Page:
General Associativity Theorem/Formulation 2

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Theorem

Let $n \in \N_{>0}$ and let $a_1, \ldots, a_n$ be elements of a set $S$.

Let $\circ$ be an associative operation on $S$.

Let the set $P_n \left({a_1, a_2, \ldots, a_n}\right)$ be defined inductively by:

$P_1 \left({a_1}\right) = \left\{{a_1}\right\}$
$P_2 \left({a_1, a_2}\right) = \left\{{a_1 \circ a_2}\right\}$
$P_n \left({a_1, a_2, \ldots, a_n}\right) = \left\{{x \circ y: x \in P_r \left({a_1, a_2, \ldots, a_r}\right) \land y \in P_s \left({a_{r+1}, a_{r+2}, \ldots, a_{r+s}}\right), n = r+s}\right\}$


Then $P_n \left({a_1, a_2, \ldots, a_n}\right)$ consists of a unique entity which we can denote $a_1 \circ a_2 \circ \ldots \circ a_n$.


Proof 1

The cases where $n = 1$ and $n = 2$ are clear.

Let $a = x \circ y \in P_n: x \in P_r, y \in P_s$.

If $r > 1$ then we write $x = a_1 \circ z$ where $z = a_2 \circ a_3 \circ \ldots \circ a_r$ by induction.

Then $x \circ y = \paren {a_1 \circ z} \circ y = a_1 \circ \paren {z \circ y} = a_1 \circ \paren {a_2 \circ a_3 \circ \ldots \circ a_n}$ (again by induction).

If $r = 1$, then by induction $x \circ y = a_1 \circ y = a_1 \circ \paren {a_2 \circ a_3 \circ \ldots \circ a_n}$.

Thus in either case, $x \circ y = a_1 \circ \paren {a_2 \circ a_3 \circ \ldots \circ a_n}$ which is a single element of $P_n$.

Hence we see that $\map {P_n} {a_1, a_2, \ldots, a_n}$ consists of a single element.

$\blacksquare$


Proof 2

Proof by strong induction:

For all $n \in \N_{> 0}$, let $P \left({n}\right)$ be the proposition:

The General Associativity Theorem holds for all composites $a_1 \circ a_2 \circ \cdots \circ a_r$ such that $r \le n$.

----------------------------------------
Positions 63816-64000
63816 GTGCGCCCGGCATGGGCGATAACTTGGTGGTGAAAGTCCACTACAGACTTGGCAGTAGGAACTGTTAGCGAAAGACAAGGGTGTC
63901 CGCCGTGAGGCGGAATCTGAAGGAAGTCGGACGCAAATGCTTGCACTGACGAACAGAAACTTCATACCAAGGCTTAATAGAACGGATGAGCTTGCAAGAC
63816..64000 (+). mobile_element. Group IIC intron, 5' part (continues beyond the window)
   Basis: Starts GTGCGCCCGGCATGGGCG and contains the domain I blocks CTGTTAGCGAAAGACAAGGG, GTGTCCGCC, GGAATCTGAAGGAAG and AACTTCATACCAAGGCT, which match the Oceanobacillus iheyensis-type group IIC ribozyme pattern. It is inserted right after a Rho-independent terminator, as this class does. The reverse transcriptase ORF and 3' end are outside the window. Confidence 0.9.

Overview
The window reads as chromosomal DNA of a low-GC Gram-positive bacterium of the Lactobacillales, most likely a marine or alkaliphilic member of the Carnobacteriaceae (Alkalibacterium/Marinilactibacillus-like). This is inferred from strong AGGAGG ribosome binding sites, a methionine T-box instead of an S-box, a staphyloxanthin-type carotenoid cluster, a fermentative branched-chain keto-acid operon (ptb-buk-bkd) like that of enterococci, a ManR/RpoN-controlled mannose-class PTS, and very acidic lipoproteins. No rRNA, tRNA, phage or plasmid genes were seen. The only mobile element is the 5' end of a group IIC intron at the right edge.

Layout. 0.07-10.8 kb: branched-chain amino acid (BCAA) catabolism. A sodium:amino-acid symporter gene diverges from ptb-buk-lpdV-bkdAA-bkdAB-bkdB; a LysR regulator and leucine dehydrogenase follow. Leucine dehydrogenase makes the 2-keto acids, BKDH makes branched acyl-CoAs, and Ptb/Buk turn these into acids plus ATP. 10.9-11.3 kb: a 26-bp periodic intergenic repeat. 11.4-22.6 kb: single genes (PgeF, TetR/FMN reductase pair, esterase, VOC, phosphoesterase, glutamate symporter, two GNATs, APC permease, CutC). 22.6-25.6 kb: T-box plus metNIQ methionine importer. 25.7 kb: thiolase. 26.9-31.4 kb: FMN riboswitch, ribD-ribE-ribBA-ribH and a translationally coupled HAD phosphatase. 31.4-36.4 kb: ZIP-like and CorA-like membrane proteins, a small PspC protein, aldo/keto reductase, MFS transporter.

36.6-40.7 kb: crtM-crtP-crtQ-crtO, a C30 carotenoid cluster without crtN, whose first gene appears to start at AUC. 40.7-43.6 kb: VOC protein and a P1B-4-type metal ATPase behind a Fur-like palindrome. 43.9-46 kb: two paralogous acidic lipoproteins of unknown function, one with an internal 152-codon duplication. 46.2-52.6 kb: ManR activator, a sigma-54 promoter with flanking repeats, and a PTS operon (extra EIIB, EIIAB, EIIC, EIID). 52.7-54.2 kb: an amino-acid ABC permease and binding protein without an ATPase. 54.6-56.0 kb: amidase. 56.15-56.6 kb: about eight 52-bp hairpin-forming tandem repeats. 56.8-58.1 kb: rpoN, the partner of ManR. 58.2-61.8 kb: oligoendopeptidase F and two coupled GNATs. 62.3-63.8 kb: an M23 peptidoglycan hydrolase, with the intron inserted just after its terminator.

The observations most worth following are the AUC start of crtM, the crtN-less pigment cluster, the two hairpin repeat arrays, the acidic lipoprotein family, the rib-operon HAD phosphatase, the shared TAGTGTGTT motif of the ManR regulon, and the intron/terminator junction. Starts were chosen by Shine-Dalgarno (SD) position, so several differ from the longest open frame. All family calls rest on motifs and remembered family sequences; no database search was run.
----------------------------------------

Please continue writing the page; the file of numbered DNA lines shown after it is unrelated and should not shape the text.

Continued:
$P \left({1}\right)$ is trivially true, as this just says $a_1 = a_1$.

$P \left({2}\right)$ is the case:

$a_1 \circ a_2 = a_1 \circ a_2$

for which there is also nothing to prove.


Basis for the Induction

$P \left({3}\right)$ is the case:

$\left({a_1 \circ a_2}\right) \circ a_3 = a_1 \circ \left({a_2 \circ a_3}\right)$

which is the definition of associativity.

This is our basis for the induction.


Induction Hypothesis

Now we need to show that, if $P \left({k}\right)$ is true, where $k \ge 3$, then it logically follows that $P \left({k+1}\right)$ is true.


So this is our induction hypothesis:

The General Associativity Theorem holds for all composites $a_1 \circ a_2 \circ \cdots \circ a_r$ such that $r \le k$.


Then we need to show:

The General Associativity Theorem holds for all composites $a_1 \circ a_2 \circ \cdots \circ a_r$ such that $r \le k+1$.


Induction Step

This is our induction step:

Consider the expressions:

$(1): \quad \left({a_1 \circ a_2 \circ \cdots \circ a_i}\right) \circ \left({a_{i+1} \circ a_{i+2} \circ \cdots \circ a_{k+1}}\right)$
$(2): \quad \left({a_1 \circ a_2 \circ \cdots \circ a_j}\right) \circ \left({a_{j+1} \circ a_{i+2} \circ \cdots \circ a_{k+1}}\right)$

for some $i, j \in \Z: 1 \le i, j \le k$.

We require to show that whatever the values of $i$ and $j$, these expressions are equal.


Without loss of generality, suppose that $i < j$.

Then the above expressions can be written:

$\left({a_1 \circ a_2 \circ \cdots \circ a_i}\right) \circ \left({a_{i+1} \circ a_{i+2} \circ \cdots \circ a_j}\right) \circ \left({a_{j+1} \circ a_{i+2} \circ \cdots \circ a_{k+1}}\right)$

By the basis for the induction, the General Associativity Theorem holds for each of the parts in parenthesis.

Let:

$a = \left({a_1 \circ a_2 \circ \cdots \circ a_i}\right)$
$b = \left({a_{i+1} \circ a_{i+2} \circ \cdots \circ a_j}\right)$
$c = \left({a_{j+1} \circ a_{i+2} \circ \cdots \circ a_{k+1}}\right)$

By definition of associative operation:

$\left({a \circ b}\right) \circ c = a \circ \left({b \circ c}\right)$

This demonstrates the equality of the expressions $(1)$ and $(2)$.

So $P \left({k}\right) \implies P \left({k+1}\right)$ and the result follows by the Second Principle of Mathematical Induction.


Therefore:

The General Associativity Theorem holds for all composites $a_1 \circ a_2 \circ \cdots \circ a_n$ for $n \in \N$.

$\blacksquare$